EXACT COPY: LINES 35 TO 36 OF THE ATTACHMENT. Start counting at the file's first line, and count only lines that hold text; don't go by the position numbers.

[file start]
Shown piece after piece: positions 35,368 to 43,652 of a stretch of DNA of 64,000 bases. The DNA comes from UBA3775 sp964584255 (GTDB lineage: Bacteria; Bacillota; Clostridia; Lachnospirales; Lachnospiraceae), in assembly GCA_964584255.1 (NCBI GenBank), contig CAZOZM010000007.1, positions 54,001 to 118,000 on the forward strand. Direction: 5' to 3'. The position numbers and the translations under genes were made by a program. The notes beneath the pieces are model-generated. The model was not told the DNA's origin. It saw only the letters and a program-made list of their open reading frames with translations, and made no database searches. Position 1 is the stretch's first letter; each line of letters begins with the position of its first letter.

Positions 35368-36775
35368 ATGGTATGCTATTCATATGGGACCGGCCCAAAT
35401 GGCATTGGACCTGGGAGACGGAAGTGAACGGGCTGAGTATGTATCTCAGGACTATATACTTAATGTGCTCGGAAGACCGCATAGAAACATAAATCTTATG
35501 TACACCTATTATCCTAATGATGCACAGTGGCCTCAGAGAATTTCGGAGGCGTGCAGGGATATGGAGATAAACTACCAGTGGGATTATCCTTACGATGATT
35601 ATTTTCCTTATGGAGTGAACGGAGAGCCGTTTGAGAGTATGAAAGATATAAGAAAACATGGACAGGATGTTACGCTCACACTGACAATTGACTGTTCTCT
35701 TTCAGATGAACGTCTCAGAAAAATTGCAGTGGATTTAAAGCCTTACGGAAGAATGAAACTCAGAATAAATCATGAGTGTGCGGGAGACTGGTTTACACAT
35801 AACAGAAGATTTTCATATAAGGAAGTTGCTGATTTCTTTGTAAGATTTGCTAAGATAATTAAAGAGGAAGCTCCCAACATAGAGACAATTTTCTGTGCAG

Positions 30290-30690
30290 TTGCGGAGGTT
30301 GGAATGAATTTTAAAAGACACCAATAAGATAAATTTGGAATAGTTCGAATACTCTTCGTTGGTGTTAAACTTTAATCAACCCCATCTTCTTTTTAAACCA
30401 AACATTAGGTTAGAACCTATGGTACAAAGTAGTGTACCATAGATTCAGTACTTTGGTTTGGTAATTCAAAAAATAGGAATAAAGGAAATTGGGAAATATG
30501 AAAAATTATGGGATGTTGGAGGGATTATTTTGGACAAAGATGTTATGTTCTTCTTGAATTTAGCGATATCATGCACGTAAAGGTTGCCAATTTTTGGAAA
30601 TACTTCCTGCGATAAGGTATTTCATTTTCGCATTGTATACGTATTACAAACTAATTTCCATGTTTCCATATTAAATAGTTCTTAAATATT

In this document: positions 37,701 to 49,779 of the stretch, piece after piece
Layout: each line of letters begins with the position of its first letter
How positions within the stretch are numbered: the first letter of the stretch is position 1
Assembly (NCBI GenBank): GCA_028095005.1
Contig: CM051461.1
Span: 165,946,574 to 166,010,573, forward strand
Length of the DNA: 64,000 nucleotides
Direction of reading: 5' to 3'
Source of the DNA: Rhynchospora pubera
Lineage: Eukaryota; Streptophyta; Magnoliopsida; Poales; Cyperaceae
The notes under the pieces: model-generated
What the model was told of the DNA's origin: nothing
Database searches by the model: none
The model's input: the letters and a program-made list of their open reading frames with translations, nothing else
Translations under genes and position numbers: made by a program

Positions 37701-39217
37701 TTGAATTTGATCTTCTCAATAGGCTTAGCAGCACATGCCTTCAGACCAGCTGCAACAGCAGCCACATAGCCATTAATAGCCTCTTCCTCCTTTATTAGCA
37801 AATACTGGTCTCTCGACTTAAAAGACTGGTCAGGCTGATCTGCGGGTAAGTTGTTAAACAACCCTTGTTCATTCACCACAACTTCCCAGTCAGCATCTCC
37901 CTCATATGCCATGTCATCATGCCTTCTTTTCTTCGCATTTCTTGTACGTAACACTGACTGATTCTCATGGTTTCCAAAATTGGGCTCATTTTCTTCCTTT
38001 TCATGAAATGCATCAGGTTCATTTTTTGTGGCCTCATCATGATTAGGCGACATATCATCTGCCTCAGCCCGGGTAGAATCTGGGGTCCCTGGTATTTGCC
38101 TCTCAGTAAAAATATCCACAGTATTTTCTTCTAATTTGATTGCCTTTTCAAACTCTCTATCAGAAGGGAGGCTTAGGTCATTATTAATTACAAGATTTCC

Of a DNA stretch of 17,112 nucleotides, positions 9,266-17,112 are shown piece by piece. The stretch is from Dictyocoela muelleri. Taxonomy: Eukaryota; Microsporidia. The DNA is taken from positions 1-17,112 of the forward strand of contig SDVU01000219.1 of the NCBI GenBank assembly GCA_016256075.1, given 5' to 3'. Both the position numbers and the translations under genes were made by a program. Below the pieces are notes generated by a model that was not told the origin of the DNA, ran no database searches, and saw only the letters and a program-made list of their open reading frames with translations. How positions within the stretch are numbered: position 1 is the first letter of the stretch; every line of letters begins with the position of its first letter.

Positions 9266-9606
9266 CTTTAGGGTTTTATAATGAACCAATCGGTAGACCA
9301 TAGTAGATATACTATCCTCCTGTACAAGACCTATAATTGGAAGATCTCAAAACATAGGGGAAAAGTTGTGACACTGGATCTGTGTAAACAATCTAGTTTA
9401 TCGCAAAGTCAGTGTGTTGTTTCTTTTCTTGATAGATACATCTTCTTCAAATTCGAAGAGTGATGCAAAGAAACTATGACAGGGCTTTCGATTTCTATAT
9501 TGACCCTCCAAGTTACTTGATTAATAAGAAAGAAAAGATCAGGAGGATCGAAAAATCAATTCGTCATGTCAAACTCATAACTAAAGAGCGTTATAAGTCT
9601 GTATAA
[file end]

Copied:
38101 TCTCAGTAAAAATATCCACAGTATTTTCTTCTAATTTGATTGCCTTTTCAAACTCTCTATCAGAAGGGAGGCTTAGGTCATTATTAATTACAAGATTTCC

Of a DNA stretch of 17,112 nucleotides, positions 9,266-17,112 are shown piece by piece. The stretch is from Dictyocoela muelleri. Taxonomy: Eukaryota; Microsporidia. The DNA is taken from positions 1-17,112 of the forward strand of contig SDVU01000219.1 of the NCBI GenBank assembly GCA_016256075.1, given 5' to 3'. Both the position numbers and the translations under genes were made by a program. Below the pieces are notes generated by a model that was not told the origin of the DNA, ran no database searches, and saw only the letters and a program-made list of their open reading frames with translations. How positions within the stretch are numbered: position 1 is the first letter of the stretch; every line of letters begins with the position of its first letter.